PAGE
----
Article: Head of Technology-India, Fidelity International, demystifies AI


Head of Technology-India, Fidelity International, demystifies AI

Getting started on Artificial Intelligence can be a little overwhelming. Read on as Babu Thiagarajan, Country General Manager and Head of Technology, Fidelity International, India demystifies Artificial Intelligence for us.
Head of Technology-India, Fidelity International, demystifies AI

Artificial Intelligence (AI) has garnered a lot of attention lately. Most of us recognize AI as the technology behind the autonomous cars, facial recognition tools, chatbots, etc. We spoke to Babu Thiagarajan, Country General Manager and Head of Technology, Fidelity International, India to get you all the details that would help you to understand the AI risks and opportunities to distinguish between AI hype and reality.

Q: What does AI mean to you? What should business leaders, employees, individuals know about this technology?

AI is a means to significantly improve the experience for our customers and employees in whatever they do today. As it delivers on its promise, then it will also be about creating new experiences for our customers and employees, experiences that they have not had so far, or experiences they have not imagined yet.

If it does that, then for businesses, it removes bottlenecks and inefficiencies, shows resolution paths that weren’t visible before, and shows opportunities - business models and new products and service offerings that weren’t possible earlier. This eventually would result in higher customer satisfaction, better profits and quite simply, survival. 

Lastly, individually it means I need to unlearn and learn new competencies. It is an opportunity to re-energize my career. And If I don’t seize this, someone else will.

Q: How is AI helping us? What are some AI capabilities that are impacting business productivity and profitability?

Artificial Intelligence is a collection of technologies that enable machines to sense, comprehend, act, and learn on their own or by augmenting human activities. 

For instance, out of the five basic human senses: Sight (vision), hearing (audition), taste (gustation), smell (olfaction), and touch (somatosensorial), machines can already do Sight (image processing) & hearing/talking (natural language processing / generation) very well. This implies that machines can now recognize objects, navigate (e.g., a car), collaborate (e.g., translate between languages), analyze data, and recognize patterns (e.g., Detect crop diseases).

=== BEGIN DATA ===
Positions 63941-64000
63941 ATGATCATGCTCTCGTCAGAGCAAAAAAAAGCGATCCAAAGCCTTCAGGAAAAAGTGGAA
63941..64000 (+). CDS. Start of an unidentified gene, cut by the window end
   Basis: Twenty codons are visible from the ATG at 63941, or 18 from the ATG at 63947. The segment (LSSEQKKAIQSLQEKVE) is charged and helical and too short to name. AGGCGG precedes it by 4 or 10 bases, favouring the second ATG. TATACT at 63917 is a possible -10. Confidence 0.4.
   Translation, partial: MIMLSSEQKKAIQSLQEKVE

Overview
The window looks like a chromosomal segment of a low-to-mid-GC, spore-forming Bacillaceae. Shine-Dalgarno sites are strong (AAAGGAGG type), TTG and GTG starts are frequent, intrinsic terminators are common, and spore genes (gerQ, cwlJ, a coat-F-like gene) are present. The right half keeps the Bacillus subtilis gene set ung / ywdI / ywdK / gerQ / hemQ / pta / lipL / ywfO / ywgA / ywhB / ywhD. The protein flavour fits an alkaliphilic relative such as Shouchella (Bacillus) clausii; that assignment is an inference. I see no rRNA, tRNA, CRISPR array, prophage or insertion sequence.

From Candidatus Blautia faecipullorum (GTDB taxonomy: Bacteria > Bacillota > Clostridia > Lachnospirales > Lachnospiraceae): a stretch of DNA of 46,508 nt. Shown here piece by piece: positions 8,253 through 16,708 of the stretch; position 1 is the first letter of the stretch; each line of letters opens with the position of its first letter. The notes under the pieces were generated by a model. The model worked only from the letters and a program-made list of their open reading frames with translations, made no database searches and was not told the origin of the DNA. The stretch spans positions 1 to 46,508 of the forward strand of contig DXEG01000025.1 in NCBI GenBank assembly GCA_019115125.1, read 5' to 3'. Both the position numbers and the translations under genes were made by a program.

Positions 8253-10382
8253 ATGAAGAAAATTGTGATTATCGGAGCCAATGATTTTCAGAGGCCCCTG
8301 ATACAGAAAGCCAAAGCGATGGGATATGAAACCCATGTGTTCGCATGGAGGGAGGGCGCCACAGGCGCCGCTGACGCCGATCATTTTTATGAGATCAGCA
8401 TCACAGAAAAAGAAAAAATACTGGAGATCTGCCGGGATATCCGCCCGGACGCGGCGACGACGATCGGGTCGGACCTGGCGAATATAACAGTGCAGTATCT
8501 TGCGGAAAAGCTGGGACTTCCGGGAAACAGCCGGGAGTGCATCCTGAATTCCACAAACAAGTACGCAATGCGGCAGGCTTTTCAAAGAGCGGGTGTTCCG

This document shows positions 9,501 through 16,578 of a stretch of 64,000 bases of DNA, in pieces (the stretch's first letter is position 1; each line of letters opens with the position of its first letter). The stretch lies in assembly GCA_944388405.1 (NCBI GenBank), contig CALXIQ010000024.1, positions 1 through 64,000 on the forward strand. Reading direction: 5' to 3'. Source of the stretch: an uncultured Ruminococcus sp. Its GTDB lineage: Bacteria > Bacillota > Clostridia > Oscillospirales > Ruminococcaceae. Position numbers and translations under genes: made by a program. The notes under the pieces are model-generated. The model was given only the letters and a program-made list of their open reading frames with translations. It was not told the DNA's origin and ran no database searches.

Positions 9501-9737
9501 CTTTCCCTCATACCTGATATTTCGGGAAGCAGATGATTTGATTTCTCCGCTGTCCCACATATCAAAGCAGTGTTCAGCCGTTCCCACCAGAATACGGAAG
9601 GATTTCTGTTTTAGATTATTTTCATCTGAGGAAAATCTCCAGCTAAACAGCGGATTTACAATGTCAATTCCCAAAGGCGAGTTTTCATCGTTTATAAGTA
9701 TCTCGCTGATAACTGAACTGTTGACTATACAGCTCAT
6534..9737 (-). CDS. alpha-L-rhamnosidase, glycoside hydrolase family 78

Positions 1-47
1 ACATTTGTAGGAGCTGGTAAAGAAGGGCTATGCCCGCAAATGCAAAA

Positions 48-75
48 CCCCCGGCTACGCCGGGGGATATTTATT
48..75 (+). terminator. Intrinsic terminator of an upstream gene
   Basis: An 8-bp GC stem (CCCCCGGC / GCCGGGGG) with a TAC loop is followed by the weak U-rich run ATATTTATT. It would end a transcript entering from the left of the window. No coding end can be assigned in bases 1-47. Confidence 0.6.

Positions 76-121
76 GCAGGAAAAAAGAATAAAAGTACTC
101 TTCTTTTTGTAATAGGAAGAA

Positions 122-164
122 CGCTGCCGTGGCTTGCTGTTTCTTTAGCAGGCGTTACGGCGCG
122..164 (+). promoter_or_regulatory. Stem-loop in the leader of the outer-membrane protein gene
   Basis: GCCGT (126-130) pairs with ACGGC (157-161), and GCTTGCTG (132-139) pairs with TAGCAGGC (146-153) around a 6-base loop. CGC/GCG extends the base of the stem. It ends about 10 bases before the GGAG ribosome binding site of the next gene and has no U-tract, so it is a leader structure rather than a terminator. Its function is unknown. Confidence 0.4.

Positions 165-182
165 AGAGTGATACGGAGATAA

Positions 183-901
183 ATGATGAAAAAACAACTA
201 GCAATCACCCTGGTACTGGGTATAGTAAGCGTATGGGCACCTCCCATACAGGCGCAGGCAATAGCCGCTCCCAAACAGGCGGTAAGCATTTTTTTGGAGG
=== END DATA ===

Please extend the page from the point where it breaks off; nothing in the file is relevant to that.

On a more tactical timeframe, AI will accelerate automation of residual manual processes and will make those processes to be more accurate and faster, and learn on its own to reduce human intervention for exception handling, etc.

All these tasks that humans used to do with primary human senses can now be done by machines with better accuracy, thereby improving customer satisfaction, team productivity, and consequently profitability from a company’s point of view.

Q: What are some AI tools and products used in organizations besides Chabot?

A chatbot is not a pure AI tool; it is an AI-powered communication tool. Some of the AI techniques used behind chatbots are Natural Language Processing, Natural Language Generation, Topic Mining, and Sentiment Analysis. 

Organizations are applying all these along with other techniques like anomaly detection to detect frauds, predict server failures, forecasting methods to refine the plan for next cycle of processing, deep learning to understand the complex set of connected events, clustering to redefine the consumer segmentation & product offerings. These are some of the areas we at Fidelity International are looking to apply in our investment management and our operational processes.

Q: In what ways has AI impacted or is expected to influence the business?

In short, everything! Think of AI as the next leap of computerization. Today we don’t think of computerization as distinct from anything we do. It is ubiquitous and in fact, the absence is what bothers us in organizations and in our daily lives. AI will similarly be ubiquitous. But the difference is that it will be less visible physically, as its role is more behind the scenes to take current experience levels of computerization to a much higher level. 

However, to suggest a few examples: 

  • Business productivity:

Many organizations will be able to serve a growing number of consumers, hence shifting the demand and supply equation in many industries that may lead to business consolidations to readjust the scale and spectrum of services. 

  • The day-to-day functioning of the organization:

Simply put, AI will improve the productivity of organizations. E.g., Decision support AI will increase accuracy, and hence productivity of teams. Interaction AI will improve customer and employee experience, as services will be delivered proactively, customized to the individual. 

  • Employees’ ways of working:

Chatbots and AI-powered workload planners are going to change the way employees interact with each other and with systems. This will also redefine the role of managers and supervisors.

  • Organizational culture: